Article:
It seems as if the popularity of static homes, as an escape from everyday life, is not only undiminished but actually growing.
What’s driving this phenomenon?
What is a static home?
Just in case you’re unfamiliar with the term, static homes usually come under one of two general appearance categories:
- caravan-like dwellings that while they might be technically towable, are really designed to sit permanently on a pitch;
- rather more cabin-like prefabricated structures, sometimes built of timber, that likewise sit on a pitch permanently. These typically can’t be towed but they could be craned-up and transported if absolutely necessary.
It’s important at the outset to differentiate between a static caravan home and what’s called a “park home”.
Typically, a static caravan home is used for a few weeks or months in the year for recreational purposes. They might be that bolt-hole to get away from your permanent home and environment in order to enjoy a few days or weeks in tranquil surroundings.
Unlike park homes, static caravans sit on a site that typically isn’t licenced for permanent all-year-round occupation. So in terms of both local authority regulations and your static home insurance, your static caravan home cannot usually be occupied for 365 days per year. You can’t typically use it as your place of permanent residence.
Why people are buying static homes
There are many and highly varied reasons:
- utilising spare cash, such as an inheritance, to both purchase a static home and fund a change in lifestyle. Given that a very comfortable and modern static home might cost, say, £70-90,000, this is now well within the reach of many;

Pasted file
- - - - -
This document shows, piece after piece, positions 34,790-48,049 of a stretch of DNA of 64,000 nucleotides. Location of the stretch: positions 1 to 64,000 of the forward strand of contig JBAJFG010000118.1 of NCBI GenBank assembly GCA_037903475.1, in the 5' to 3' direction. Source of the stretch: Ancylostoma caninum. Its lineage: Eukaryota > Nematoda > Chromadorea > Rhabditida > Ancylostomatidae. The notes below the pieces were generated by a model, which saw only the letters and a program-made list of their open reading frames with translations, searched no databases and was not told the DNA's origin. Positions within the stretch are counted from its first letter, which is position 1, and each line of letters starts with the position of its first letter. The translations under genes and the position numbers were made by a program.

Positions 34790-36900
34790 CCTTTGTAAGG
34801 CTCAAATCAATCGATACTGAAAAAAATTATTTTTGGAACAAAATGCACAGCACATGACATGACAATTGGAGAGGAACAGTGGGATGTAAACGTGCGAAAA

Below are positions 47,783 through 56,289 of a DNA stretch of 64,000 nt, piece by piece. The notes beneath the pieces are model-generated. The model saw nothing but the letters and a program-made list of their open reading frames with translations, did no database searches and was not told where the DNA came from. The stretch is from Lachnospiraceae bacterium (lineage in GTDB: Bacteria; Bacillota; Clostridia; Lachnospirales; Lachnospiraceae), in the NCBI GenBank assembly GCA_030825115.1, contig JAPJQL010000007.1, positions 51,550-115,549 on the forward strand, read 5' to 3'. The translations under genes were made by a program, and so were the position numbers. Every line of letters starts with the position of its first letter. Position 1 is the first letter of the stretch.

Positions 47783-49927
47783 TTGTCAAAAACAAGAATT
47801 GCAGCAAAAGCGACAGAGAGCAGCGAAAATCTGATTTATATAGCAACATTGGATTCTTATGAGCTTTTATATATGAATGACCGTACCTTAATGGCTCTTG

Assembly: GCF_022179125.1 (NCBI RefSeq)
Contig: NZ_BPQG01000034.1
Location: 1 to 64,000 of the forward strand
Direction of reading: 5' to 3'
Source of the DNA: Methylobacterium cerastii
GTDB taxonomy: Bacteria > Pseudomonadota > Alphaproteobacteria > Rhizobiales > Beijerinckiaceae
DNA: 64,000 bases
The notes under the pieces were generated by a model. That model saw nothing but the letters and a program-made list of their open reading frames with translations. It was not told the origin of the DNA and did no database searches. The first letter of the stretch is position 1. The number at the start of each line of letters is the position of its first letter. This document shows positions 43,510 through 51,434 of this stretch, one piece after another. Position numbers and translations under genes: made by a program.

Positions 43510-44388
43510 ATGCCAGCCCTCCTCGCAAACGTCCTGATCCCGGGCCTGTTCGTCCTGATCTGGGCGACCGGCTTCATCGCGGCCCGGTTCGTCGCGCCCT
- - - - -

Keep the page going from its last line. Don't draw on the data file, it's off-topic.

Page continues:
- low running costs. Many such homes are built to modern standards using high-tech materials. This should help to reduce heating and related energy costs considerably over that payable in a standard home. So, you might well be economising on living costs while you’re also enjoying your break in your rural retreat;
- living the dream. Many people are simply tired of the stresses and strains of city or suburban living. A static home can put you in touch with that rural lifestyle you’ve dreamed of and more or less whenever you wish;
- static home insurance is typically very competitively priced;
- smart design. There are now some very innovative designs out there in the static home world. They’re quite simply exceptionally attractive leisure-based accommodation.
Points to note
All these are very real drivers behind their popularity but there are some points to note too:
- unlike many conventional properties, a static home’s value will depreciate over time and you may also be obliged by the site owner to replace the static home after a certain amount of years;
- as with any major purchase, it’s very important to get the best independent legal advice before signing your purchase contract – taking into account the site issues as well as the static itself. This is essential to protect your interests in various areas including service charges, site maintenance obligations, duration of your right to occupy your pitch and so on;
- your site agreement may restrict certain activities – perhaps including whether or not (or how often) you can offer overnight stays to younger children. These sorts of measures are usually related to preserving the site’s tranquillity;
- you may not be allowed to rent out your property to others or only do so with the site owner’s explicit permission.
For most people, these are modest concerns and easily dealt with.
Owning a static home just might be a way of regularly dropping out from the stresses and strains of modern conventional living. That’s perhaps the main reason driving this growth in interest.